Shah says that more than 60 percent of the global population struggles to digest milk because human intestines cease to produce sufficient quantities of the necessary enzyme, lactase. Hence, it’s a myth that milk gives us the nutrients we need, she adds. Elite vegan athletes like Djokovic and the Williams sisters, and even body builders such as German Patrik Baboumian, touted as one of the strongest in the world, further bust the stereotype that muscle comes from meat.
Even though I scaled Everest on a 100 percent plant-based diet, I received a lot of flak,” admits Joisher. “Because the jacket I wore was made of down feather.” Mindful that down is harvested by killing ducks and geese in the “most gruesome fashion”, Joisher says he didn’t have an alternative. “No other clothing would protect me at those temperatures. Nothing was available in the market,” he says. On his blog he writes, “I am NOT the first #Vegan in the world to climb Everest.”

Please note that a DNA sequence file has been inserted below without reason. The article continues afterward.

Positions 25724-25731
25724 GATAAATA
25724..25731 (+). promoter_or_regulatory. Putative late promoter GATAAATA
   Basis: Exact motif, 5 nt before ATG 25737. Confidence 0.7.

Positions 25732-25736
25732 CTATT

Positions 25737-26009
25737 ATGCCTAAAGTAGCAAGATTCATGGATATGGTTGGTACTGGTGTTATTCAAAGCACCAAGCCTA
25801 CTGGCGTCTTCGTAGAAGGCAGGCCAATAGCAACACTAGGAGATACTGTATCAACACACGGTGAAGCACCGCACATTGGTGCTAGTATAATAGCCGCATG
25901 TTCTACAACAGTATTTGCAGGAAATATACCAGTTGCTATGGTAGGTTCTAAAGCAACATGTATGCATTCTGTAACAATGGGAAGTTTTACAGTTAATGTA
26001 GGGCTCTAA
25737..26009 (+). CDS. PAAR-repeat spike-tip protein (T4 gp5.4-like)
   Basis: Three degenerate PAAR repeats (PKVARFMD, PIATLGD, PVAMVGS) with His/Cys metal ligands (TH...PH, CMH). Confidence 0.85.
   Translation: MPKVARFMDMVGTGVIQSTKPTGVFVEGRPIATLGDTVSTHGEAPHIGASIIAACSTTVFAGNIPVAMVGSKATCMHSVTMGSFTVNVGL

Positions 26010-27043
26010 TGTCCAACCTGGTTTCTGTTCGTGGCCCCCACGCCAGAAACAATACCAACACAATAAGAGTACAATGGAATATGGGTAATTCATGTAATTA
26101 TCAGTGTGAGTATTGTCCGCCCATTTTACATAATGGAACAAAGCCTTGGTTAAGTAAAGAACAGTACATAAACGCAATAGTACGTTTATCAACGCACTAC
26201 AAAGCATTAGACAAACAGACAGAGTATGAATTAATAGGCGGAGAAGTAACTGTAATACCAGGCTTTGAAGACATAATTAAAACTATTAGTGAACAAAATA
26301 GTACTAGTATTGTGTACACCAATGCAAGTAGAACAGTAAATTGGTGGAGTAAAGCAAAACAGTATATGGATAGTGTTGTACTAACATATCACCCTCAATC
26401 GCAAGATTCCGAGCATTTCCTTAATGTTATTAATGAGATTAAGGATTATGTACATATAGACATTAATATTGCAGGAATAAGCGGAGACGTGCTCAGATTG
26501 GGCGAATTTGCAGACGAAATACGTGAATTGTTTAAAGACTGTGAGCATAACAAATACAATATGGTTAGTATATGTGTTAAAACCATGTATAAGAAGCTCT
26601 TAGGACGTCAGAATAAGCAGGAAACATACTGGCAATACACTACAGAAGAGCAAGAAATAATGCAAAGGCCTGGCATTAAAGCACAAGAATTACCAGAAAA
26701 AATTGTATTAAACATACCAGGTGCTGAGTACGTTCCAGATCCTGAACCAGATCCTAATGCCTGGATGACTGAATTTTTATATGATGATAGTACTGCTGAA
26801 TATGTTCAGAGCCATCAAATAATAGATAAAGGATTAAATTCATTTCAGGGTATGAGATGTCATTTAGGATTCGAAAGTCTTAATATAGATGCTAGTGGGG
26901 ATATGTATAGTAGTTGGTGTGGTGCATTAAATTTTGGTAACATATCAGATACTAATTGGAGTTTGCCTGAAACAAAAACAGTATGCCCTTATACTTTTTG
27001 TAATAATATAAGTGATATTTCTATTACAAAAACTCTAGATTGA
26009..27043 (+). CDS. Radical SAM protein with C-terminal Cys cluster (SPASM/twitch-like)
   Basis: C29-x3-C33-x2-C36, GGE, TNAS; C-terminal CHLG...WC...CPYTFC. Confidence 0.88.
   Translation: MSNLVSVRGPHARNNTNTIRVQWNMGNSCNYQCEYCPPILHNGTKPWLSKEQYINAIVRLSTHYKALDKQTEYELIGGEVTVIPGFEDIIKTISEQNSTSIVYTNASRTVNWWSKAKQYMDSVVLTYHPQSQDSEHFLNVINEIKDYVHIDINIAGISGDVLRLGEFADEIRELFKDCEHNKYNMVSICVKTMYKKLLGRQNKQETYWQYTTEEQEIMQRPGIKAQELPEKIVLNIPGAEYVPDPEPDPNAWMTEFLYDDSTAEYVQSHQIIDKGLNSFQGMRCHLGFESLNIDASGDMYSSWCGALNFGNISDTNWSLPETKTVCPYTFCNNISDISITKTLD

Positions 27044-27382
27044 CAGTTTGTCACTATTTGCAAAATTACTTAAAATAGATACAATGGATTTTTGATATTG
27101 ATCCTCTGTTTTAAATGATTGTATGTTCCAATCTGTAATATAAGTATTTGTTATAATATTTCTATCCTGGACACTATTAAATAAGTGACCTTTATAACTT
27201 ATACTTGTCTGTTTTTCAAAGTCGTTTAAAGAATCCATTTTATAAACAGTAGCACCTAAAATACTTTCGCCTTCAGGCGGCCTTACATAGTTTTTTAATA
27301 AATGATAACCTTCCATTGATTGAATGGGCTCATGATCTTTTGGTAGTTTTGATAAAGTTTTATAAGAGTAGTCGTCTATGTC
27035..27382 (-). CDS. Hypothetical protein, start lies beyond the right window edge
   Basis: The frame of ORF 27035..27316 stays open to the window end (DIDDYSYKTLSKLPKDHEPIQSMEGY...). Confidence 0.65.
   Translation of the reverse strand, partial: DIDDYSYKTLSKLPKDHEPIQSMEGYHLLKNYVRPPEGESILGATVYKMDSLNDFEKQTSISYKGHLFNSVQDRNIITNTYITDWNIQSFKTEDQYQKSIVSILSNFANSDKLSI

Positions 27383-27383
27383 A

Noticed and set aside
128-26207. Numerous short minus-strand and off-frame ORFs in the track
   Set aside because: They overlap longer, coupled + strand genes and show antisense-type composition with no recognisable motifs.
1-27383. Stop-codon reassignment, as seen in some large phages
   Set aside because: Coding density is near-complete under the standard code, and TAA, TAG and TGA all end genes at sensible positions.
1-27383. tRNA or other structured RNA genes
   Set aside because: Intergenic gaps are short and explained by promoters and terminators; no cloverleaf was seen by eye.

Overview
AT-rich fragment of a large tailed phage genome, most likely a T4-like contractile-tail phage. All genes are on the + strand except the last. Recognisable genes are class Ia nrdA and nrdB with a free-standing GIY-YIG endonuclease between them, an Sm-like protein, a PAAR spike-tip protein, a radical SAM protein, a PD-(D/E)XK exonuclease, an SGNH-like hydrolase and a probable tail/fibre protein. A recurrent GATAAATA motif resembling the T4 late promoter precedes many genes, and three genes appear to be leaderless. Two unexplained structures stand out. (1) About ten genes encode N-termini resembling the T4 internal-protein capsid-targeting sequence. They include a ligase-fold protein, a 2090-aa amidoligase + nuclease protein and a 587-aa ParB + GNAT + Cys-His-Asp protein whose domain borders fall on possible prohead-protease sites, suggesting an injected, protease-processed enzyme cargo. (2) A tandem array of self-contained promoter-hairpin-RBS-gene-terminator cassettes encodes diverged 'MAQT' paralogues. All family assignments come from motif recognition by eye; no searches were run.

Six months after scaling Everest, he climbed Mount Lhotse, a 27,940-feet peak, also in the Himalayas. This time as a complete vegan. After being turned down by the largest winter clothing companies for a custom-made non-down feather jacket that would keep him warm and safe at high altitudes, Joisher contacted a small Italian company called Save the Duck. To his surprise, they agreed to make him a one-piece synthetic suit from recycled fishing nets. “It worked wonders,” he says, “shielding me from the wind gusts and biting cold.”
Image: Ahimsafest 2017
Second-time lucky, Joisher doesn’t mind the diehard vegan community that disapproved of his Everest expedition choices. “I too was a militant vegan in the first two years of my journey. It’s only later that I mellowed,” he says.
Cyclist Ingle, similarly confesses, “After I turned vegan, I became an angry vegan because people around me weren’t changing.” Alokparna Sengupta, deputy director at animal protection organisation Humane Society International (HSI)–India, quips, “I would shove animal cruelty videos in front of my friends and force them to watch it. But that approach doesn’t help. It only puts people off.”
This habit of evangelising has given veganism a bad name, says Sengupta; as part of her work, she helps vegan business owners connect with investors and markets. Bengaluru-based Goodmylk, which offers non-dairy milk and yoghurt, is one such startup. On HSI’s advice, 21-year-old founder and CEO Abhay Rangan ditched the name Veganarke that he had started out with and rebranded to Goodmylk. “It helps widen the appeal of such products,” says Sengupta.